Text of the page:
Small Car Safety:

An Issue That Needs Further Evaluation

CED-82-29: Published: Apr 26, 1982. Publicly Released: Apr 26, 1982.

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GAO conducted a review of small car safety because of concern about the issue and because of disagreement over alleged safety problems. GAO reviewed numerous research studies as well as analyzed accident data gathered from New York, Michigan, and the National Highway Traffic Safety Administration (NHTSA).

Few conclusions concerning current or future smaller car safety problems have been unanimously agreed upon by the vehicle and highway safety experts and the automobile industry. Major issues concern whether smaller cars are in more accidents, how well they protect occupants during accidents, and the adequacy of roads to safely contain smaller cars. GAO found that many studies concurred with New York and Michigan data indicating that smaller cars were not overrepresented in total vehicle accidents when compared with the numbers of smaller vehicles registered in those states. However, smaller cars were generally overrepresented in single-vehicle accidents with guardrails and, to a lesser degree, median barriers. When smaller cars collided with larger cars, smaller car occupants received from 2 to 4 times more severe and fatal injuries than the larger car occupants, according to NHTSA and New York data. NHTSA and New York data did not agree on the performance of smaller cars in collision with each other. New York data indicated that in single-vehicle accidents, the smaller the car, the more severe the injuries. Michigan and some NHTSA data showed no consistent trend between occupant injury and all classes of car injuries and fatalities in the heaviest cars. New York data indicated that severe and fatal injuries were more prevalent with smaller cars than with larger cars in single-vehicle collisions with utility and light poles.

Recommendations for Executive Action

  1. Status: Closed - Not Implemented

    Comments: In November 1982, hearings were held on small car safety research and technology. DOT testified at these hearings and stated that it had a number of activities underway that address the issues discussed in the GAO report and indicated that it was not planning any further action as a result of the report. Accordingly, the recommendation should be dropped.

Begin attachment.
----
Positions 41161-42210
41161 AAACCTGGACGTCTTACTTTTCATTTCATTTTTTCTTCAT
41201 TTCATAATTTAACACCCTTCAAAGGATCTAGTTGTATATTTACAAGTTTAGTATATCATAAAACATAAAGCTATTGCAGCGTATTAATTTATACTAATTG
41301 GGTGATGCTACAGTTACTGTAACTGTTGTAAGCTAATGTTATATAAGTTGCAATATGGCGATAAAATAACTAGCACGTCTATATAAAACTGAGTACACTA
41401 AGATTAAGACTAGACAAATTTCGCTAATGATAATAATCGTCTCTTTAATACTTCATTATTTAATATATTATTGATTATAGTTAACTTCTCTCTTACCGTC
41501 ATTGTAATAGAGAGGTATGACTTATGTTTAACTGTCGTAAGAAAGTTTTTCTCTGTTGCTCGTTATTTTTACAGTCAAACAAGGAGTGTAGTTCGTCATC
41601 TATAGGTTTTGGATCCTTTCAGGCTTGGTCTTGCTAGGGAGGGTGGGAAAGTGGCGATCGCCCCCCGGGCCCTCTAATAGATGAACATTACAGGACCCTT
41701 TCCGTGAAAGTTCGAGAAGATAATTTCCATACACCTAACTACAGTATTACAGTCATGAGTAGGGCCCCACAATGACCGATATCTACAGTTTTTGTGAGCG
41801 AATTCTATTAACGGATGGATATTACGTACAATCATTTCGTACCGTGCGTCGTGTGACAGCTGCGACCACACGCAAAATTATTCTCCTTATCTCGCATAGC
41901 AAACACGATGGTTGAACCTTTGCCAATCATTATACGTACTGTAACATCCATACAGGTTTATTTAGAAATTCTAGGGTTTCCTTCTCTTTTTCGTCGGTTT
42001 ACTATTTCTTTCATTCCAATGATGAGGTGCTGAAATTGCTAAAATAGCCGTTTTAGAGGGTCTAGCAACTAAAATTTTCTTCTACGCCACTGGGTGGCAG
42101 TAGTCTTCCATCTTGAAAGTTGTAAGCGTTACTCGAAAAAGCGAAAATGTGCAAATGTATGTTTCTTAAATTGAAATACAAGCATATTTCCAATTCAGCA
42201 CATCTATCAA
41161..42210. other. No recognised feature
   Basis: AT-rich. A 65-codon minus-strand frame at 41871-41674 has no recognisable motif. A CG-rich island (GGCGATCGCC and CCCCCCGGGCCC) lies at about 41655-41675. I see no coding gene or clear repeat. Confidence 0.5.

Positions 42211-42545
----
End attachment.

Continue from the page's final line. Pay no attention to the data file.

Recommendation: The Secretary of Transportation should determine which smaller car safety issues need the Nation's greatest attention and which countermeasures can be used to reduce accidents, injuries, and fatalities involving small cars. The Secretary should examine all relevant sources of available accident and test information, but emphasis should be given to using accident data. The Secretary should also: (1) establish standard units of measure to define all sizes of passenger cars; and (2) include an examination of the contributing effects of both the driver and roadway on smaller car performance.

    Agency Affected: Department of Transportation

  2. Status: Closed - Not Implemented

    Comments: In November 1982, hearings were held on small car safety research and technology. DOT testified at these hearings and stated that it had a number of activities underway that address the issues discussed in the GAO report and indicated that it was not planning any further action as a result of the report. Accordingly, the recommendation should be dropped.

    Recommendation: The Secretary of Transportation should use one or more of the following techniques to determine which small car safety issues are most important: (1) organize a task force composed of Federal Highway Administration (FHWA) and NHTSA personnel, advisors from federal agencies, states, and industry, and vehicle and highway safety experts; (2) develop a special studies program on smaller cars to be carried out with the National Accident Sampling System teams and to be reviewed by both NHTSA and FHWA; and (3) develop a program to use accident data from several selected states on a continuing basis to supplement test data which is available.

    Agency Affected: Department of Transportation

  3. Status: Closed - Not Implemented

    Comments: In November 1982, hearings were held on small car safety research and technology. DOT testified at these hearings and stated that it had a number of activities underway that address the issues discussed in the GAO report and indicated that it was not planning any further action as a result of the report. Accordingly, the recommendation should be dropped.

    Recommendation: The Secretary of Transportation should use the results of this examination to rank research priorities.

    Agency Affected: Department of Transportation

 

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